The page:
Naked Science Forum
General Science => General Science => Topic started by: mrsmith2211 on 30/09/2017 22:10:11

I guess I am confused, I have read the technobabble, but it is not clear what makes it newtonian or non newtonian.
Water, is a Newtonian fluid
cornstarch and water is non newtonian.
Now I have heard if you hit water hard enough it is like hitting concrete, so is it just a level of viscosity with an arbitrary cutoff point regarding force implied? Is not skipping a stone an applicable demonstration of water's non newtonianness?

Not sure what technobabble you have read, but the concept is quite straight forward.
In a Newtonian fluid the amount of stress you apply is linearly proportional to the strain. Put simply, this means that if you hit a Newtonian fluid with 10 times the force you hit it previously you would feel 10 times the resistance. However with a nonNewtonian fluid the relationship is nonlinear so you might only have to hit it twice as hard to get 10 times the resistance.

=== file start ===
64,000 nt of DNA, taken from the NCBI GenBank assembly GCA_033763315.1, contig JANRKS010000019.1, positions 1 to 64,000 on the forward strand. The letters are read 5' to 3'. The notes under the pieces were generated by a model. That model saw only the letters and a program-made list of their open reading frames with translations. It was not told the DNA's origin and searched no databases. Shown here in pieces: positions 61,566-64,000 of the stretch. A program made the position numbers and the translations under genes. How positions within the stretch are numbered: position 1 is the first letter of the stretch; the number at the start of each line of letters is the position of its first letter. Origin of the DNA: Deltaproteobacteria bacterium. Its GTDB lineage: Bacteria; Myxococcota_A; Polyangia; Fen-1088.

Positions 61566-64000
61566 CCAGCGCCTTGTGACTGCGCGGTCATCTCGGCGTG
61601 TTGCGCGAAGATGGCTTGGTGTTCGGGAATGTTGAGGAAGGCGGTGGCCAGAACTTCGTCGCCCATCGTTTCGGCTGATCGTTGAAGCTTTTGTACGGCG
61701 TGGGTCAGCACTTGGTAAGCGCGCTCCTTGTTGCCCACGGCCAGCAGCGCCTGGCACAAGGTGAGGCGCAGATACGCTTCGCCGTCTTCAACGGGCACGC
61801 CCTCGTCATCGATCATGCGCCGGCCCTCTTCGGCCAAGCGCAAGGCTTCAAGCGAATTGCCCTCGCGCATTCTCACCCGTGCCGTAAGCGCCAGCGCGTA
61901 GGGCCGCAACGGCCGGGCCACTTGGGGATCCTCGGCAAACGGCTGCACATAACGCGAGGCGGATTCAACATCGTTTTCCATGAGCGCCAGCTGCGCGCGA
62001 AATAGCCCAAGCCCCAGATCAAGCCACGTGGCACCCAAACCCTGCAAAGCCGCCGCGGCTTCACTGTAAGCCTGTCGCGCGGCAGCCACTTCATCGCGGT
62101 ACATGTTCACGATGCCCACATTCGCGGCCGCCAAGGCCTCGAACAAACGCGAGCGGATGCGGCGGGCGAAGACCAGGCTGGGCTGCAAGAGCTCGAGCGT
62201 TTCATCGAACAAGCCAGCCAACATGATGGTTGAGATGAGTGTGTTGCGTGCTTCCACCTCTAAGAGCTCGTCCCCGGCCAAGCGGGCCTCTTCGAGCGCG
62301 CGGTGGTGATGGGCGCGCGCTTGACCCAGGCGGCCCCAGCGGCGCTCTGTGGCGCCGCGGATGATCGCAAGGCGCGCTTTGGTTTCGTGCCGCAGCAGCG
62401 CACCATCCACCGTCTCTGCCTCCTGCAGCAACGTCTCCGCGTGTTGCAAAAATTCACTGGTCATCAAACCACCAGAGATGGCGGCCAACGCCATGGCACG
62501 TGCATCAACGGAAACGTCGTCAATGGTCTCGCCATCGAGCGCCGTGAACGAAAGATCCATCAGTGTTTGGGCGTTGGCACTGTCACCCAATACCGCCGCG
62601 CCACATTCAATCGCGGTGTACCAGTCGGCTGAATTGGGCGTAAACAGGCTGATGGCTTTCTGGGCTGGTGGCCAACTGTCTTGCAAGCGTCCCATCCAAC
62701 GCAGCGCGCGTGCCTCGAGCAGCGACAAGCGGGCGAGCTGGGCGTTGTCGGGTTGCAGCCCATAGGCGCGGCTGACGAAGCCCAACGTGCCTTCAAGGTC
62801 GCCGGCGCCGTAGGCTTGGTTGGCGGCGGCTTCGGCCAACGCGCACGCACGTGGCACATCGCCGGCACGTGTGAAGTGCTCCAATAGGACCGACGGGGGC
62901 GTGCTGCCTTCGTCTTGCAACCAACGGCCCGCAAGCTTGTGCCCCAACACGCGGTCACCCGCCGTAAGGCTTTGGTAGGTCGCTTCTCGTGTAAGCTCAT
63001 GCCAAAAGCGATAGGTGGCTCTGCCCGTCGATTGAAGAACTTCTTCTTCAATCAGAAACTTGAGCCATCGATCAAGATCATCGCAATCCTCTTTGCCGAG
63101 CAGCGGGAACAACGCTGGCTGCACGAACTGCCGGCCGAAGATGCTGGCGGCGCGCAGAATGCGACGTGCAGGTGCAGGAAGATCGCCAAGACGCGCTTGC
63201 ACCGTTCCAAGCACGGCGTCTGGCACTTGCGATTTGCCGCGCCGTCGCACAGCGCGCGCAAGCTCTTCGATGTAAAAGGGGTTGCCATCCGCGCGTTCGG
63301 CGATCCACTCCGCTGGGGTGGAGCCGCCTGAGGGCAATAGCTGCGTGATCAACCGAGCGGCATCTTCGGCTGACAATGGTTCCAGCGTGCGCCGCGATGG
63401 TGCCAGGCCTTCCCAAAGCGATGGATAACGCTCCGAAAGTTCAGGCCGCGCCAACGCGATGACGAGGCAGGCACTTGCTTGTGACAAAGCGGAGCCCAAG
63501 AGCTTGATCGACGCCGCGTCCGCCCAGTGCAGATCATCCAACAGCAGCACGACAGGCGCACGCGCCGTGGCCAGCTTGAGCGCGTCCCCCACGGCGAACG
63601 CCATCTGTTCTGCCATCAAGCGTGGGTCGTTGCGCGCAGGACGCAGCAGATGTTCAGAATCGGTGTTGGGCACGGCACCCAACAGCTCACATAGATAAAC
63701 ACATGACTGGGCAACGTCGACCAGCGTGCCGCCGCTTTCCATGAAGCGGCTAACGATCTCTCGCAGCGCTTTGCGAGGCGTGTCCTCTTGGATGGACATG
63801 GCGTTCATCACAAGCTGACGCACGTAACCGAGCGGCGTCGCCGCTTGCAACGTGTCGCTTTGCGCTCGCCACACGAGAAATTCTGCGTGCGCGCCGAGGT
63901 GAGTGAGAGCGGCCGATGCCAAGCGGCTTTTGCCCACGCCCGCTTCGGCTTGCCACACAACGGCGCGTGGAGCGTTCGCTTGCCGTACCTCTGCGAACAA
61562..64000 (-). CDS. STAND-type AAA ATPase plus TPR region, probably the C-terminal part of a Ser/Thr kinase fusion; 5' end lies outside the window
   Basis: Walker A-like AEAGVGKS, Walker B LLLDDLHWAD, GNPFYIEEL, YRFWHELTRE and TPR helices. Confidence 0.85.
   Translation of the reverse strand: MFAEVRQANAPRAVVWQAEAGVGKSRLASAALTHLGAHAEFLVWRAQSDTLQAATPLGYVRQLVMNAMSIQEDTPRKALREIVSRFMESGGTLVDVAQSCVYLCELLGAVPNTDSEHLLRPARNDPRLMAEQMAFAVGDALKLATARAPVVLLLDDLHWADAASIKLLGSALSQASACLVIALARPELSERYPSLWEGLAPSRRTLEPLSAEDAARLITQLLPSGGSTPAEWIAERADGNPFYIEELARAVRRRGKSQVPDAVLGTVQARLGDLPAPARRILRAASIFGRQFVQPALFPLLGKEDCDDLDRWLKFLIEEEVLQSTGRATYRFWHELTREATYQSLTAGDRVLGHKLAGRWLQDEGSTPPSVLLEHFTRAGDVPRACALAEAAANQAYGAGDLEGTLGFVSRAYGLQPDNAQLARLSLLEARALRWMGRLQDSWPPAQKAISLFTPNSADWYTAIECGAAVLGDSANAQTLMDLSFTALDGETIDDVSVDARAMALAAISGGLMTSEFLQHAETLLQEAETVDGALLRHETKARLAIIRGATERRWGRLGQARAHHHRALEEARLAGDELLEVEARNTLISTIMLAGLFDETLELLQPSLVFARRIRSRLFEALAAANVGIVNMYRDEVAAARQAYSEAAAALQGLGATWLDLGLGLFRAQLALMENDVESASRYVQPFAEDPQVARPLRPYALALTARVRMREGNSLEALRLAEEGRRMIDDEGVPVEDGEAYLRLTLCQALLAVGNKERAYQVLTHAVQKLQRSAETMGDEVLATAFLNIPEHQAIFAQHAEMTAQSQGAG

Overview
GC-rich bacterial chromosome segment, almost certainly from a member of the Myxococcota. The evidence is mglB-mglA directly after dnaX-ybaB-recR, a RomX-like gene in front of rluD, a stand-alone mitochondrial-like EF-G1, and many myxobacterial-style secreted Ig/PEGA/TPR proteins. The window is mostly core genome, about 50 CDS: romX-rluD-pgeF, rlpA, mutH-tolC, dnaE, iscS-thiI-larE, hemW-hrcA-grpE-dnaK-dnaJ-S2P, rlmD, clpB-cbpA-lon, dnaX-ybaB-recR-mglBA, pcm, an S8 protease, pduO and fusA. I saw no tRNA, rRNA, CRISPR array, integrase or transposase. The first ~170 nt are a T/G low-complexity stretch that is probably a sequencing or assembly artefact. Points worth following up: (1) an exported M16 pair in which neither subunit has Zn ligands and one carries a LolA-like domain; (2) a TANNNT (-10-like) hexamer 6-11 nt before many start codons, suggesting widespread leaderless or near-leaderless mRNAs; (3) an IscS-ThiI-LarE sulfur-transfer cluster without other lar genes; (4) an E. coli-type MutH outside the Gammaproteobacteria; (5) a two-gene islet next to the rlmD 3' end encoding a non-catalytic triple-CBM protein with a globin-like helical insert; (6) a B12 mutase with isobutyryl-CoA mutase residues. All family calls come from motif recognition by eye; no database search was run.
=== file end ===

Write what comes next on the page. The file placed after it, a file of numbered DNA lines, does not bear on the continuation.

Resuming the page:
Apply enough stress and both will feel like concrete, but if you fall into custard you don't need to fall so far to get the same effect.
So, don't go tombstoning into any custard lakes ;)

Obviously, hitting water, however hard, is not like hitting concrete, but if you hit a target with something soft like a human being, at some speed the damage to the projectile will be just as fatal regardless of the target  you just get more dispersed over concrete..

How do you get that experiment past health and safety?

Who? What?

...don't go tombstoning into any custard lakes ;)
Walking on custard swimmingpools is OK, if you do it briskly ...
https://youtu.be/BN2D5yAxIY?t=2m22s (https://youtu.be/BN2D5yAxIY?t=2m22s)
... with a nonNewtonian fluid the relationship is nonlinear so you might only have to hit it twice as hard to get 10 times the resistance.
Some nonNewtonian liquids become less viscous under pressure, rather than stiffer (http://ieeexplore.ieee.org/document/6145095/)

Some nonNewtonian liquids become less viscous under pressure, rather than stiffer (http://ieeexplore.ieee.org/document/6145095/)
Yes. I was trying to simplify things for the op, but the interesting thing is that while Newtonian is defined as only one option  linear through origin  non Newtonian is open to any other relationship covering plastic deformation and some where the slope is straight line but does not go through origin.